It is wrong for Deputy Molloy to suggest that local authorities adopt an indiscriminate approach in these matters. From the experience in my constituency I can vouch that this is not the case. In cases where halting sites do not meet the criteria outlined by Deputy Molloy, we have to ensure both in this House and nationally that more halting sites are provided with better facilities so that all the problems associated with indiscriminate and illegal parking can be eliminated. Some local authorities, including Galway Corporation have made a genuine effort to provide halting sites but because some authorities have not made as good an effort the authorities which tried the hardest have been hardest hit as they are unable to extend existing sites to meet all the needs in the county. A better and more uniform approach needs to be adopted on this issue. The Minister of State, Deputy Stagg, pointed out to local authorities that the housing allocation and our ability to increase it will depend on the efforts made by local authorities in this area. We are trying to tackle the problem on all fronts but there is very little public support at local level for the acquisition of these sites.

I am glad the Minister acknowledged the exceptional work in the Galway Corporation area in the provision of much needed facilities for travelling families. He also made the point that because some local authorities are not providing facilities there is an obvious tendency for the travelling community to move to areas where something is being done for them. It is recognised that there has been a huge influx into Galway of travelling families from areas where local authorities are falling down in their duty to provide adequate facilities. The local community in Galway are beginning to feel resentful that they have to accommodate an enormous number of travelling families because the local authority in Galway has been good in providing facilities for its indigenous travelling community. Every week in the Galway area more caravans are parked in open fields in the Castle Park area — at times there can be as many as 80-90 caravans. It is unfair to the local authority tenants who reside in that area to have this problem permanently on their doorsteps — it has been going on for 15-16 years.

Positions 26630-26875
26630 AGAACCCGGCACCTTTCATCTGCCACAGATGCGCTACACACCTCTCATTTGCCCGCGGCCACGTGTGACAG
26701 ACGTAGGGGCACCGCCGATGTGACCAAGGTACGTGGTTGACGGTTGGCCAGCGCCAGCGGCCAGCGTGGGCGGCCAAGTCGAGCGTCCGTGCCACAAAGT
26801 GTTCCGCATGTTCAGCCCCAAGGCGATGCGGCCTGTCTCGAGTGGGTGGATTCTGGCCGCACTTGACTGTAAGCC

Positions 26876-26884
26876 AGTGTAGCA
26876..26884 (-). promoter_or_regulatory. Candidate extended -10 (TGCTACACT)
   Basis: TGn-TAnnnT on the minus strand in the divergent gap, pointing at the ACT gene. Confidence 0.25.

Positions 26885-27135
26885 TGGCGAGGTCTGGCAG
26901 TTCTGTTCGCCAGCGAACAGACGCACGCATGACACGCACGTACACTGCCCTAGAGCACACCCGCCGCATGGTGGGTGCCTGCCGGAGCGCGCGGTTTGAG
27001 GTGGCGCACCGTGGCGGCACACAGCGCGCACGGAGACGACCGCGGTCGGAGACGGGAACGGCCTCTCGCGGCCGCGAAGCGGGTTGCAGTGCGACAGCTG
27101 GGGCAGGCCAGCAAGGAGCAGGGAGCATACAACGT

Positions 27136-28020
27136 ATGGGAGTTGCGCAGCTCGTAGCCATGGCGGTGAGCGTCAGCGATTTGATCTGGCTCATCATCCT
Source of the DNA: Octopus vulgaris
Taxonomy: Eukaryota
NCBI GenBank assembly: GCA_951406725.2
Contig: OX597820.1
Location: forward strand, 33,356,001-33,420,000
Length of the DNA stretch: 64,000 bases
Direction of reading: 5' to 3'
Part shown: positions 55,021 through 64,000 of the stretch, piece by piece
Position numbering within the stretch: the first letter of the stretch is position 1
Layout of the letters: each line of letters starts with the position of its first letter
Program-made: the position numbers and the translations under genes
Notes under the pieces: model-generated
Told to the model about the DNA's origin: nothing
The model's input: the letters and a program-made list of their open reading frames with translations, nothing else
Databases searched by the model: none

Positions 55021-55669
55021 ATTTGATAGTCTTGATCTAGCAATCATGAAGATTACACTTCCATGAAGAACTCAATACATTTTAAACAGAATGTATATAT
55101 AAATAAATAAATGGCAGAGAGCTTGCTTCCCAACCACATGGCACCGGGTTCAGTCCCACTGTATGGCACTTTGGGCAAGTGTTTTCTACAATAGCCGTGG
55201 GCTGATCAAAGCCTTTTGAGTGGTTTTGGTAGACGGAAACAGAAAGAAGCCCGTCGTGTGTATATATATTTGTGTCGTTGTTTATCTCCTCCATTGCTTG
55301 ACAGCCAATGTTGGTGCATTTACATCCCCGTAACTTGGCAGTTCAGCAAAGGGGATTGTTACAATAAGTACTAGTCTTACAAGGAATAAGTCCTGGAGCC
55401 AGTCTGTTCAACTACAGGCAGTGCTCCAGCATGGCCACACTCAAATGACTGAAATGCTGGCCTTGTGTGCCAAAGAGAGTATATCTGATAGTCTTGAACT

I must dissuade the Deputy from making a long speech at this time.

Surely the Minister recognises that a major problem exists and that he should be more active in trying to find a resolution?

In recent years substantial funding has been provided to local authorities to enable them to acquire those sites. We have also established a committee to investigate the second problem, to which Deputy Molloy referred, which has more to do with mobile traders, a separate problem as distinct from the travelling community and those in need of housing——

There is no problem with mobile traders; they can be removed.

Yes, but there are problems associated with that also.

They have houses in Rathkeale and other such places.

We have effected a number of changes, more recently under the provisions of the Housing and Roads Acts, in the financial provision and through the efforts of the Minister of State at my Department, Deputy Stagg, in associating the resolution of this problem with the future allocation of funds for housing development, so that the inequality to which Deputy Molloy refers in terms of efforts on the part of local authorities can be rectified. If it transpires there is a necessity to effect further legal changes, I will be happy to do so and ensure that we have the best legal, financial and other provisions in place to solve what I accept is a problem. However, I re-emphasise that there is no shortage of effort and commitment on our part to resolve it.

The time for dealing with questions nominated for priority is exhausted. Perhaps we could deal speedily with Deputy Barrett's Question No. 6.